(The first two headlines in The Darkest Moment Section of this article were taken from press releases issued by the U.S. Attorney’s Office for the Middle District of Pennsylvania. The third headline is from an article that appeared in the New York Times on March 27, 2009)

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Walking With Justice, Servant Leadership

Tuesday, November 5th, 2013

Walking With Justice, Servant Leadership

Written by: Tony Mussari
Edited By: Kitch Loftus-Mussari
Photographs: Kitch & Tony Mussari
Copyright 2013, Mussari-Loftus Associates, LTD

God, help me make a contribution to a just world. Judge Max Rosenn

Some readers have called Mollie Marti’s book,IntroductionBG_1355 Walking with Justice, thoughtful, inspiring, transformational and profound. One reviewer celebrated it as a timeless handbook for being human. For Kitch and me, it is all that and more.

Last week our Face of America journey took us to Wilkes University. We wanted to be in the audience at the Gardner Lecture Series when Dr. Mollie Marti told the compelling story about her mentor, Judge Max Rosenn.

It was a wonderful moment of celebration and respect for a jurist who deserves nothing less. It was a beautiful moment for Mollie who is doing everything she can to share what she calls a love story similar to Mitch Albom’s Tuesdays with Morrie. It was an incredible learning opportunity for the people who attended.


Mollie began her presentation with a heartfelt tribute to Judge Rosenn: “ He was the greatest servant leader I’ve known.”

Then this mother, lawyer, teacher and psychologist provided context with a definition of a servant mentor:

It is someone who inspires you to be more passionate about serving others and believing there is no other way to live. “From inside out, a servant mentor leaves an indelible thumbprint on the soul of another.”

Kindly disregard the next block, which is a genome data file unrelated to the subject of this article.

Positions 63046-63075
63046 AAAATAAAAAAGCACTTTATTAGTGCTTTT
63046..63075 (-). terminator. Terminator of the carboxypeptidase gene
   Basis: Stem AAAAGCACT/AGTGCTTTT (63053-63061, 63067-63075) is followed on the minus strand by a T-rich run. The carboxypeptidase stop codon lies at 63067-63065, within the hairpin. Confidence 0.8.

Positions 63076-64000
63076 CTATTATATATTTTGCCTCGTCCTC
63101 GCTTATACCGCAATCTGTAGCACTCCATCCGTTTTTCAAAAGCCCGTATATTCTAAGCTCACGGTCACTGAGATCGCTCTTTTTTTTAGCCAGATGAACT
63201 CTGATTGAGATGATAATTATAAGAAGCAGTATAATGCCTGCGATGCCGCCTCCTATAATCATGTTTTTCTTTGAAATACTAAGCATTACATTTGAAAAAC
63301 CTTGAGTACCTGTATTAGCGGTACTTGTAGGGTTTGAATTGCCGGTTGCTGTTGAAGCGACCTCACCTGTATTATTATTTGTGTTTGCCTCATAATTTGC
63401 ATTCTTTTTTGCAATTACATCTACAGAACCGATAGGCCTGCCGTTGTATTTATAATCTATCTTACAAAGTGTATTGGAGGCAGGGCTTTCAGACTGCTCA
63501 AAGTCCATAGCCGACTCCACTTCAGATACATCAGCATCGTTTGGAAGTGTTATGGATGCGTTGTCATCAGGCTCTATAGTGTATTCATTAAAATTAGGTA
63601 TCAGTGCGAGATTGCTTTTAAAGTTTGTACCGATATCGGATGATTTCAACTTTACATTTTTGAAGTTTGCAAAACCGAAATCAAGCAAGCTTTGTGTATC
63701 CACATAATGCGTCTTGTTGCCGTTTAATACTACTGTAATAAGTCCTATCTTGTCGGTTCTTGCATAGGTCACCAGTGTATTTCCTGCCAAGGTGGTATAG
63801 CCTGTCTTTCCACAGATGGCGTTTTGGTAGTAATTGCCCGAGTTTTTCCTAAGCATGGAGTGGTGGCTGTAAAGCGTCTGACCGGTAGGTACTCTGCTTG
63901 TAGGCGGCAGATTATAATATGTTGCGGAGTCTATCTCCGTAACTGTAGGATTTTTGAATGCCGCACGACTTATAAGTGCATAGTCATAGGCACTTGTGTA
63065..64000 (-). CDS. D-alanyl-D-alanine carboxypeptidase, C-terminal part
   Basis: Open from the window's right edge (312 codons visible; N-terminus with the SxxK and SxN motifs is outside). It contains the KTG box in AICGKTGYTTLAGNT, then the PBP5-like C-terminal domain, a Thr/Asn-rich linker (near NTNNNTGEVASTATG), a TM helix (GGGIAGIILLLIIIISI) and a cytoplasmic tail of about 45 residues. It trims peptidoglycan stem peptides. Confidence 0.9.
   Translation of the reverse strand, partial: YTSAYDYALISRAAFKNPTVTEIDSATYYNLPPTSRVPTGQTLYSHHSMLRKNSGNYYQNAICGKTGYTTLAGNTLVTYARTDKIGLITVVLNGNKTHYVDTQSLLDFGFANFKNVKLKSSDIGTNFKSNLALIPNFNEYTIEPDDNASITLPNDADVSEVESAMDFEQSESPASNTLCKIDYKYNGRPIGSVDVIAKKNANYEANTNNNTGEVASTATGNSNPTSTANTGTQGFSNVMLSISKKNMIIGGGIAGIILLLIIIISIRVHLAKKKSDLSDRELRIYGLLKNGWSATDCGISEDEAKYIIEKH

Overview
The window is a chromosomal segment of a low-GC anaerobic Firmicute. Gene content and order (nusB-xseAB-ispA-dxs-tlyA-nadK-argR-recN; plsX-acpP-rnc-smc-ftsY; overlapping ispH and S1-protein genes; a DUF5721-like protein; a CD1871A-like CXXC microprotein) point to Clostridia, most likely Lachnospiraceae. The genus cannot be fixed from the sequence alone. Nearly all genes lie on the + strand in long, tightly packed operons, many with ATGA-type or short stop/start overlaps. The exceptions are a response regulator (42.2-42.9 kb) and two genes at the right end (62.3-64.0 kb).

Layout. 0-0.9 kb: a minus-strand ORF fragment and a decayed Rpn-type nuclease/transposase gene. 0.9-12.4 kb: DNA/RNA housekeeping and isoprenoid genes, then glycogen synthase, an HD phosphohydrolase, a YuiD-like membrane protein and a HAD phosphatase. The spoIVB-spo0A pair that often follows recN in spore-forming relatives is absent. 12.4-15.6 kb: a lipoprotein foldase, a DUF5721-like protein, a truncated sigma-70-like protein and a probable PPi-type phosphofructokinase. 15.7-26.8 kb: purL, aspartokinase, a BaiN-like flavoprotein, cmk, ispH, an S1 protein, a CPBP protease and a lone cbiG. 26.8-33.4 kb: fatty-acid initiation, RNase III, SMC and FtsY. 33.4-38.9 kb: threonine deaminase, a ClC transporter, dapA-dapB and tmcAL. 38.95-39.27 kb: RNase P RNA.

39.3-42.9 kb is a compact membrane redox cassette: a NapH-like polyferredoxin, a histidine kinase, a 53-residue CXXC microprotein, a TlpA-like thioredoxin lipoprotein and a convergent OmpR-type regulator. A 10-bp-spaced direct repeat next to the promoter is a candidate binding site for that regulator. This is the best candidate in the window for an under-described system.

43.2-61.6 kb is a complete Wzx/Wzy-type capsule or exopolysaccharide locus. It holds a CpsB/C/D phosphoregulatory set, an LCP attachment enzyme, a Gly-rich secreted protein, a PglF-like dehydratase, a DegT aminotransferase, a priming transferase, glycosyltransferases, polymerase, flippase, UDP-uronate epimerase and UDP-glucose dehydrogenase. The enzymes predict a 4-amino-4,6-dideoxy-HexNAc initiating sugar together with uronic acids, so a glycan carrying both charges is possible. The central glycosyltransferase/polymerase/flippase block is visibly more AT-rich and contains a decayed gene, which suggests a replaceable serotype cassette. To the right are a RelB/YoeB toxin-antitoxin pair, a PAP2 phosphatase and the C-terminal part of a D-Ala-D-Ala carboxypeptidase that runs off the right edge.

You could hear a pin drop in the room when Mollie transitioned into her description of Judge Rosenn as a servant leader.

These are some of the things Kitch and I learned about Servant Leadership as practiced by Judge Max Rosenn and experienced by his law clerk, Mollie Marti.

1. Servant leaders are driven by the passion to serve others.

2. Servant leaders heal wounds and restore relationships.

3. Servant leaders are masters of empathic listening and affirming others.

4. Servant leaders inspire others to keep moving forward when hope is in short supply.

5. Servant leaders are masters of rejuvenation.

6. Servant leaders are stewards who are committed to help others grow.

7. Servant leaders create an environment that encourages resilience.

8. Servant leaders value relationships.

9. Servant leaders are solution-oriented.

10. Servant leaders celebrate what is right, and they work together to remedy what is wrong.

According to Mollie, “Our choices ultimately determine what we achieve and who we become.” Servant leaders provide models for productive choices.

One of the most important lessons Mollie learned from Judge Rosenn is recorded in this quotation:


If we didn’t feel that an individual can shape one’s life, we wouldn’t be concerned with developments of character and fundamental precepts like justice, the value of truth, the redeeming power of compassion, and the transformational power of love.

One of the most valuable lessons Mollie taught Kitch and me happened when she shared these words of wisdom: “No circumstance is so dark or hopeless that a change of heart and smart action cannot change the course.”

Samuel Butler believed that every man’s work, whether it be literature or music or pictures or anything else, is always a portrait of himself. Kitch and I went to Wilkes University on a beautiful autumn afternoon to listen to a friend talk about her hero. In the course of the discussion we recognized that the portrait she drew of Judge Rosenn produced a vivid image of her caring, giving, sharing andMMJG_1354 serving heart of gold and soul of platinum.

Thank you, Judy and Bob Gardner for this marvelous experience.

Thank you, Judge Rosenn for a lifetime of service to our country and our community.

Thank you, Mollie for preserving this legacy and sharing this message of hope and healing. You and your mentor are an essential part of the mosaic of the Face of America on its best day, and we are in your debt.